The Fundamental Principles of the Metaphysics of Morals

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Overview

What is morally permissible, and what is morally obligatory? These questions form the core of a vast amount of philosophical reasoning. In his Fundamental Principles of the Metaphysics of Morals, Immanuel Kant developed a basis for the answers.

In this landmark work, the German philosopher asks what sort of maxim might function as a guide to appropriate action under a given set of circumstances. By universalizing such a maxim, would morally permissible behavior not become clear? Suppose that everyone were to behave in accordance with this maxim. If everyone followed the maxim in the same way without harm to civilized culture, then the behavior would be morally permissible. But what if no one followed the maxim? Would civilization thereby be at risk? In such a case, the behavior would be morally obligatory.

Kant's test, known as the Categorical Imperative, is a logical proof of the Golden Rule and the centerpiece of this work. It constitutes his best-known contribution to ethical discussion, and a familiarity with his reasoning in this book is essential to students of philosophy, religion, and history.

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Product Details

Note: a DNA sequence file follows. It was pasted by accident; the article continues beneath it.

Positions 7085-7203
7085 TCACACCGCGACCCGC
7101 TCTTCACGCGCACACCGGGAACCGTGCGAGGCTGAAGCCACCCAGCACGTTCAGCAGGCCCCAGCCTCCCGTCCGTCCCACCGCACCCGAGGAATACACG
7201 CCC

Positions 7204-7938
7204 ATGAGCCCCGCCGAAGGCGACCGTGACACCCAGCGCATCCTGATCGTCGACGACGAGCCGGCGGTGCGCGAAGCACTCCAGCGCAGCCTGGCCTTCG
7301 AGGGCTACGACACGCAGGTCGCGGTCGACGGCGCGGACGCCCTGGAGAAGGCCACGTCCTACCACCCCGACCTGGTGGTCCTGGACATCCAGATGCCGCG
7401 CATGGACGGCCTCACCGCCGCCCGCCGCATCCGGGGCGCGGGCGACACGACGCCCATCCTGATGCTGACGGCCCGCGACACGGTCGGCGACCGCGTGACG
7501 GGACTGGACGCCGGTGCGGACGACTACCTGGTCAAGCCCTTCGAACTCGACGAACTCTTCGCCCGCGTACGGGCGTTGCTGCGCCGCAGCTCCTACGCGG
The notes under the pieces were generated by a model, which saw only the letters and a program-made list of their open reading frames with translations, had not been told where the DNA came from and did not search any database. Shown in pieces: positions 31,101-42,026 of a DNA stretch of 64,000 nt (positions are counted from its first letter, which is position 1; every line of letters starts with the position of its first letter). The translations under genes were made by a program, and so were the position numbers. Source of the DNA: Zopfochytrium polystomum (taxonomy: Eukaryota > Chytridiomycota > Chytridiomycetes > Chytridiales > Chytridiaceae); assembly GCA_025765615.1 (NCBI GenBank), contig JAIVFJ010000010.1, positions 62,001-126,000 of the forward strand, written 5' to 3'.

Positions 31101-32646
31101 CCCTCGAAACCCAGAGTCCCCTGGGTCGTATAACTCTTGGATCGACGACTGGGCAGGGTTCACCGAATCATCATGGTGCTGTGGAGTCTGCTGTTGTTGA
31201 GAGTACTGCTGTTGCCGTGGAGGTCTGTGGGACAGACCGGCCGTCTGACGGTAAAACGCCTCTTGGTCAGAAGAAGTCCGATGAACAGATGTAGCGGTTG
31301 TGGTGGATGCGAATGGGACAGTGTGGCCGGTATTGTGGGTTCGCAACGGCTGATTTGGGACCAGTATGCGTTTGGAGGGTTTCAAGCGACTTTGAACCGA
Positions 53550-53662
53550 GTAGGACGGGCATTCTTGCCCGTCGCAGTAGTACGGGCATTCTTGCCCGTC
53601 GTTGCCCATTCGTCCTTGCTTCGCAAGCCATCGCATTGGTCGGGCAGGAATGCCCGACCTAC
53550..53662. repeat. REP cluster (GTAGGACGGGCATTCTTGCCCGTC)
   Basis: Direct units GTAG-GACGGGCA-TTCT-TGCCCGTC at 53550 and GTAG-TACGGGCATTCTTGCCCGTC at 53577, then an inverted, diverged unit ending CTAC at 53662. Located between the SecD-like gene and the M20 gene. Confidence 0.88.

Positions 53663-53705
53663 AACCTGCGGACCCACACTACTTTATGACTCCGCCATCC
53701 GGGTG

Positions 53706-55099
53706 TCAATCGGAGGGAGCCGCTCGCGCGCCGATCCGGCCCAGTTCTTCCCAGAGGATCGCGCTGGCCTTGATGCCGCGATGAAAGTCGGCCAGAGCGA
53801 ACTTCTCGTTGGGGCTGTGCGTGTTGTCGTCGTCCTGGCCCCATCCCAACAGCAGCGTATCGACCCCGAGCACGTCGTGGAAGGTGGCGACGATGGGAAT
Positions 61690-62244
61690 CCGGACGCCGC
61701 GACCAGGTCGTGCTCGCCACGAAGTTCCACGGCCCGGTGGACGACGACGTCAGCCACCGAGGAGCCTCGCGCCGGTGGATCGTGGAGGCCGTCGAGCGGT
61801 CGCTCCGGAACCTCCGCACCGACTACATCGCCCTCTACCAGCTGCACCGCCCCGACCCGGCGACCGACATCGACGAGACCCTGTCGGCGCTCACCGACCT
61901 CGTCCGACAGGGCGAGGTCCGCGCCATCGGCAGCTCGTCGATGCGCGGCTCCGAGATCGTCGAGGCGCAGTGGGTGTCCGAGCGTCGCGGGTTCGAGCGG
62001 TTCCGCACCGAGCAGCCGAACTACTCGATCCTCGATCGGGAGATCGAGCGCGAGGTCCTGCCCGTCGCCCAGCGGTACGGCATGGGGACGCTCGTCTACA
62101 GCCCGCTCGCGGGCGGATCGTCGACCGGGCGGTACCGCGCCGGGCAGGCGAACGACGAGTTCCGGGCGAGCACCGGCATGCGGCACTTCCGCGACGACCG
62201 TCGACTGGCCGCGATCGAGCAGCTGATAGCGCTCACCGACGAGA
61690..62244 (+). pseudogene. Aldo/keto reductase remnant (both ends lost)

• ISBN-13: 9780672601774
  • Publisher: Macmillan Publishing Company, Incorporated
  • Publication date: 1/28/1949

Table of Contents

Preface 1
Section 1 Transition from the Common Rational Knowledge of Morality to the Philosophical 9
Section 2 Transition from Popular Moral Philosophy to the Metaphysic of Morals 23
The Autonomy of the Will as the Supreme Principle of Morality 58
Heteronomy of the Will as the Source of all spurious Principles of Morality 58
Classification of all Principles of Morality which can be founded on the Conception of Heteronomy 59
Section 3 Transition from the Metaphysic of Morals to the Critique of Pure Practical Reason 65
The Concept of Freedom is the Key that explains the Autonomy of the Will 65
Freedom must be presupposed as a Property of the Will of all Rational Beings 66
Of the Interest attaching to the Ideas of Morality 68
How is a Categorical Imperative Possible? 73
Of the Extreme Limits of all Practical Philosophy 75
Concluding Remark 83
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